For this New Sounds, listen to music inspired by El Camino, the ancient pilgrimage route to Santiago de Compostela in Spain, thought to be the final resting place of the Saint James. There’s music from the late Canadian violinist Oliver Schroer, who took the journey to “Finis Terra” (the end of the earth) on foot. He wrote pieces about it and took field recordings.
Tuesday, November 11, 2014
Hear new blues on tonight's New Sounds, including music from the likes of Bobby McFerrin and the recent record "Spirityouall." McFerrin takes two lines from Psalm 25, "'You know my eyes are ever on the Lord, for only He will release my feet from the snare," and turns them into a deeply bluesy spiritual. Also, listen to arrangements of Skip James and Charlie Patton blues by Chris Thomas King and the Soldier String Quartet.
Monday, November 10, 2014
Listen to music that brings together sounds of the Mediterranean, Southern Italy, and India, with Morocco, and the sounds of Balkans and Scandinavia. There’s music from the NYC-based band Dálava and their arrangements of folk songs, folksongs meticulously transcribed over 100 years ago by biologist and ethnomusicologist Dr. Vladimir Úlehla from one village in the Slovácko region of the Moravian countryside. Dalava is led by vocalist Julia Ulehla (Vladimír’s American great granddaughter) and guitarist Aram Bajakian, and features violins and the Moroccan gimbri.
Monday, November 10, 2014
Hear some sax players leading the way on this edition of New Sounds, including new music from sax player Tamar Osborn and her London-based Afro-Eastern-space-jazz band, Collocutor. Listen to their dreamy Turkish & Middle Eastern percussion meets Sun Ra jazz with electronics. Then, there's lyrical and swinging new music from sax & clarinet wizard/composer Ken Thomson and his outfit Slow/Fast.
Sunday, November 09, 2014
Hear music from the duo, White Canvas, whose world of sound moves between song, avant-garde and improvisation, with vocal lines over guitar-based soundscapes. The title of their record is taken from texts by the Sufi mystic and poet, Jalaluddin Rumi - “There are hundreds of ways to kneel and kiss the ground.” Also, Jocelyn Montgomery (Miranda Sex Garden) and David Lynch arrange music by the 12th-century abbess Hildegard von Bingen. Listen to Montgomery’s sublime renditions from a recording called Lux Vivens. And more.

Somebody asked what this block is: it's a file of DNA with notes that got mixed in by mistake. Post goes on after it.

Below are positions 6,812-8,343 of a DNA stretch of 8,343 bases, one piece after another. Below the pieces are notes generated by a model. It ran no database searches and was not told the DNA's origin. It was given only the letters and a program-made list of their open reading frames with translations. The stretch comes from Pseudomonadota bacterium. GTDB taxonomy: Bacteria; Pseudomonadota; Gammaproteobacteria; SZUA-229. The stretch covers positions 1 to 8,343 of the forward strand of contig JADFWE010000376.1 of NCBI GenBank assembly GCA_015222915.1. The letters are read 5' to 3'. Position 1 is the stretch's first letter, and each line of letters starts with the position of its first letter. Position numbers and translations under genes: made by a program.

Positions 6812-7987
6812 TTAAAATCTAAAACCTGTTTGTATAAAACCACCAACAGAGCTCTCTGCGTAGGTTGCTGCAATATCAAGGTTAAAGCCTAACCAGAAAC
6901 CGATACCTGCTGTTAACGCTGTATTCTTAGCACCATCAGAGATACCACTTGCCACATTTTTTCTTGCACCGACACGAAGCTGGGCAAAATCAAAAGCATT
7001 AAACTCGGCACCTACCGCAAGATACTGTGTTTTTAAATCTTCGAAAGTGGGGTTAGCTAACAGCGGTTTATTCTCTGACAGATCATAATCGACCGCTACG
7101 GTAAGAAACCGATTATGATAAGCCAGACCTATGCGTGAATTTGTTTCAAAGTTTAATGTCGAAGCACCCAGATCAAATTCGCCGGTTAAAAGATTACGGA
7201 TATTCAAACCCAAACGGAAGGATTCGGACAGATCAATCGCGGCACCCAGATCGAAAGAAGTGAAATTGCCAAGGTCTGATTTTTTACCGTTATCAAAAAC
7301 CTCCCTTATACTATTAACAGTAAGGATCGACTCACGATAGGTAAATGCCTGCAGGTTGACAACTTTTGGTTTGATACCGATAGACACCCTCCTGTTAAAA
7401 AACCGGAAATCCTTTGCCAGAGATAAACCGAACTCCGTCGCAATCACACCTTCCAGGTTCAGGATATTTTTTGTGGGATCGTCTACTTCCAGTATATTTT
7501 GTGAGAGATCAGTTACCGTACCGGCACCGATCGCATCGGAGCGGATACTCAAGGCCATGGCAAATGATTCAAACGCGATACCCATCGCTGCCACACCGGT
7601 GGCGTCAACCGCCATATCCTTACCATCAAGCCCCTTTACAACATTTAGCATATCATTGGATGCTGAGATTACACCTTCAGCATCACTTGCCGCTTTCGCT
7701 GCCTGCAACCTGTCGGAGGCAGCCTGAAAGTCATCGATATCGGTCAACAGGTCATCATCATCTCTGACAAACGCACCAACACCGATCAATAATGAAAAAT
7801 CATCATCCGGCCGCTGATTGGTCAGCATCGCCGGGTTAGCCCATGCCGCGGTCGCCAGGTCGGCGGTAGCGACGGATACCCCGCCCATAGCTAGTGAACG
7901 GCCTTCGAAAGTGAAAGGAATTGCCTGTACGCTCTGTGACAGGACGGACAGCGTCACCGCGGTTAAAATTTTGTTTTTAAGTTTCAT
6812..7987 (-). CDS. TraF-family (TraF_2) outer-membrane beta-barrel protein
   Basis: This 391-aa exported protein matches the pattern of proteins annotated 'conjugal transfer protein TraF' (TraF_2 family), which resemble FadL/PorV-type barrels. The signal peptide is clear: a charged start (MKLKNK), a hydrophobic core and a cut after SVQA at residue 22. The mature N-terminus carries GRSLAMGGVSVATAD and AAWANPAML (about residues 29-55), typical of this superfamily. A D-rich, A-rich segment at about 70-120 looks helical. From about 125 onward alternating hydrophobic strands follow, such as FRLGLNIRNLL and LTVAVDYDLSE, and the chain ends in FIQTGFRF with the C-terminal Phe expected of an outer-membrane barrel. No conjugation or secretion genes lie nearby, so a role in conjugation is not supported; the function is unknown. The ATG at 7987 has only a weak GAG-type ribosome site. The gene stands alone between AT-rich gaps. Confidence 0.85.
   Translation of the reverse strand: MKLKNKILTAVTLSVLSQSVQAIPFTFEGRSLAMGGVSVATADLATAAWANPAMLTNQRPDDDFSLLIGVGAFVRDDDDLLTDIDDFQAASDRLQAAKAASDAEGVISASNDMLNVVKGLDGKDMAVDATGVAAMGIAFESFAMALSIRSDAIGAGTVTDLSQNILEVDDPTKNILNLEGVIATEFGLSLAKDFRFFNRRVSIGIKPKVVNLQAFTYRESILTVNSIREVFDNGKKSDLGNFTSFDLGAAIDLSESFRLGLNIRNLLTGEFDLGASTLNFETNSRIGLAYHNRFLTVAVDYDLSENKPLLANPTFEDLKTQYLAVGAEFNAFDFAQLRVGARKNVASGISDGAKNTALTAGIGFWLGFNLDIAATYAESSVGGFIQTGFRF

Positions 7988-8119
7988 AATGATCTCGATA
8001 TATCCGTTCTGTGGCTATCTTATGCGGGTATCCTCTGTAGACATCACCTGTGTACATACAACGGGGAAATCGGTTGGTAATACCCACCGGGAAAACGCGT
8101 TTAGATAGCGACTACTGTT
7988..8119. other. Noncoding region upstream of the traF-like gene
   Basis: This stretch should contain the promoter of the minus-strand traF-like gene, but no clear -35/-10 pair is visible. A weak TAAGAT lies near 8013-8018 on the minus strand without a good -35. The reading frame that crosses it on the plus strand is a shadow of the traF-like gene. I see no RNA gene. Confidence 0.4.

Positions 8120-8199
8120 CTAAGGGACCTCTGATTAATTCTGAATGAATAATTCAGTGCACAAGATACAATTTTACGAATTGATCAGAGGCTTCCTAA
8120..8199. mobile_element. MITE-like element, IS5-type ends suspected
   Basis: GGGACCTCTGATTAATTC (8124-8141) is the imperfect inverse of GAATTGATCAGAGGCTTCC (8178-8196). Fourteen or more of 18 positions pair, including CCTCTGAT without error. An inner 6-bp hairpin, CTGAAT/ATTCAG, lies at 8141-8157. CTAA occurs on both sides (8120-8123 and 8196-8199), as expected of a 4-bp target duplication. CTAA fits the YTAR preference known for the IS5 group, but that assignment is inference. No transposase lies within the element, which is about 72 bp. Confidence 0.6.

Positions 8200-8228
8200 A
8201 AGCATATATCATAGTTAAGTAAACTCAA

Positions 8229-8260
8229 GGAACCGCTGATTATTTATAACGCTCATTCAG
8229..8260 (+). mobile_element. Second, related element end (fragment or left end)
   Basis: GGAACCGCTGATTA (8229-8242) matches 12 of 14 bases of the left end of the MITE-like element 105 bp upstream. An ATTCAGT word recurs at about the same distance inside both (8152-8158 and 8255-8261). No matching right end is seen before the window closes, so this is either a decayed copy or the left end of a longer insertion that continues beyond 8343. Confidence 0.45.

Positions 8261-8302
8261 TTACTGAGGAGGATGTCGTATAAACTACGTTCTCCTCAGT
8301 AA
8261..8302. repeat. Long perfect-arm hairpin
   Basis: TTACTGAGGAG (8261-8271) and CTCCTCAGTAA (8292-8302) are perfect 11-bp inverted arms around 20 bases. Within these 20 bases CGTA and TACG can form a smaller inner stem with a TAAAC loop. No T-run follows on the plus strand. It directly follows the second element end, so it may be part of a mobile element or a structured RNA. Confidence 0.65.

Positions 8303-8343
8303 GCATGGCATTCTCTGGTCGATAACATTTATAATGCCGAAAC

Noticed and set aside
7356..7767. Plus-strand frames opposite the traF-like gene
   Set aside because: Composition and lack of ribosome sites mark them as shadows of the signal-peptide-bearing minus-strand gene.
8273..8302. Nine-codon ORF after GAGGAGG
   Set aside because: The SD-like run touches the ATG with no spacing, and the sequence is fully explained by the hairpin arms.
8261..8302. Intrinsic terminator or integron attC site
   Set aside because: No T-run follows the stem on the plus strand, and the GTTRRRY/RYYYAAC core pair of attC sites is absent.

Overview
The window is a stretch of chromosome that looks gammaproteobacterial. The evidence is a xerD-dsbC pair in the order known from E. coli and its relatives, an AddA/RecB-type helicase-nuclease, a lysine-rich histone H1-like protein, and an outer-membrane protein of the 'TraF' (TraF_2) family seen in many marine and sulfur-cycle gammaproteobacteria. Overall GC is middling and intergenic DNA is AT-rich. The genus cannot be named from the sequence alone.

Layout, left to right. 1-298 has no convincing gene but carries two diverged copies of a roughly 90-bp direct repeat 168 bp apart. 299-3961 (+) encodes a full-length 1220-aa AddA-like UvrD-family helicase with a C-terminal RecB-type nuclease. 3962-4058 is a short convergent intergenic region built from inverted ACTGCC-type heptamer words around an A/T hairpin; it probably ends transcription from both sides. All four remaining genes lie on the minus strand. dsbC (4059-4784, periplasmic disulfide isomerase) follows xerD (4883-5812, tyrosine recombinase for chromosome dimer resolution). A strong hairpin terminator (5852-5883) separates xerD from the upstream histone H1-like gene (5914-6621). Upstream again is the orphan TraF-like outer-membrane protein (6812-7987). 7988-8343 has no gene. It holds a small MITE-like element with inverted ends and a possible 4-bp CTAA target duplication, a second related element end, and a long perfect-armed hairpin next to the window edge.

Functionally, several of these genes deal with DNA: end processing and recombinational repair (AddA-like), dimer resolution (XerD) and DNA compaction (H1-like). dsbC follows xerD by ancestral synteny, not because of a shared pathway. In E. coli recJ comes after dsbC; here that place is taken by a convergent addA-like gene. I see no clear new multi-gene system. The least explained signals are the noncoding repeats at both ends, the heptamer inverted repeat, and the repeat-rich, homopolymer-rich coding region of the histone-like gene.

Saturday, November 08, 2014
This New Sounds program stirs some more mixtures into the global music melting pot with traditional Macedonian folksong performed by Polish band with African name – Dikanda, and some Balkan brass band music from Boban Markovic. There’s also something from Hanggai, a Chinese band that combines traditional Mongolian overtone singing with Western rock and jazz.
Friday, November 07, 2014
Hear an hour of Black Sabbath arrangements on tonight's New Sounds show. Listen to arrangements of "Iron Man" by heavy-jazzers The Bad Plus, a gamelan-inflected version by Charming Hostess, a folktronica version by Four Tet, and the Columbian cumbia take from Ondatrópica. Then hear Portuguese jazz trio TGB from their record "Evil Things" (Clean Feed) covering "Planet Caravan," along with another attack on "Iron Man" by the Misfit Toys- a banjo, clarinet, drums and electric marimba. Also, hear a giant marching band doing "War Pigs," a Bhangra-dub take on "Heaven and Hell," an intricate jazz guitar duet of "Paranoid," and a Thai version of "Iron Man." Feel free to sound off on why so many from the Ozzy oeuvre vs. just one from the Dio era.
Thursday, November 06, 2014
If you missed the New Sounds Live concert of Julia Wolfe's "Steel Hammer," hear it tonight. Recorded live from October 14, 2014 at the Winter Garden at Brookfield Place, the Bang On A Can All-Stars and vocalists Emily Eagan, Katie Geissinger, and Molly Quinn take on Wolfe's piece based on the legend of John Henry and the many contradictory versions of his tale. Wolfe based her text on over 200 versions of the John Henry ballad. The score calls for wooden bones, mountain dulcimer, jaw harp, harmonica, and banjo which are essential to the Appalachian and folk sound of the work.
Wednesday, November 05, 2014
Listen to songs and poems from Europe, including Polish and Albanian poetry set to post-jazz and neo-folk music and songs from the Swiss-Albanian singer Elina Duni. There's Slavic-tinged folk-pop-jazz from singer and classically-trained pianist Anna Maria Jopek based on old Polish poem. Then listen to Polish post-jazz from Odo Walicki based on Albanian and Polish poems, and songs from Hungarian folk vocalist Marta Sebestyen. Plus, hear music from Savina Yannatou singing songs from Moldova and Armenia, and more.
Tuesday, November 04, 2014
Monday, November 03, 2014
Listen to a bevy of electronic-based works for this New Sounds program. Hear music from English keyboardist, composer and electronic musician John Hopkins’ recent record, “Immunity,” which features a door opening and closing as a percussion element. Then listen to music by the Brooklyn-based experimental electronic artist Daniel Lopatin, who releases music under the recording name Oneohtrix Point Never. Also, hear a movement by Alvin Curran written specifically for live performance: “Songs of the Magnetic Garden.” Then, music by Laurie Spiegel and a piece by Frances White featuring Japanese flutes entitled “Center Bridge,” which also features the sound of traffic driving over a bridge in New Jersey.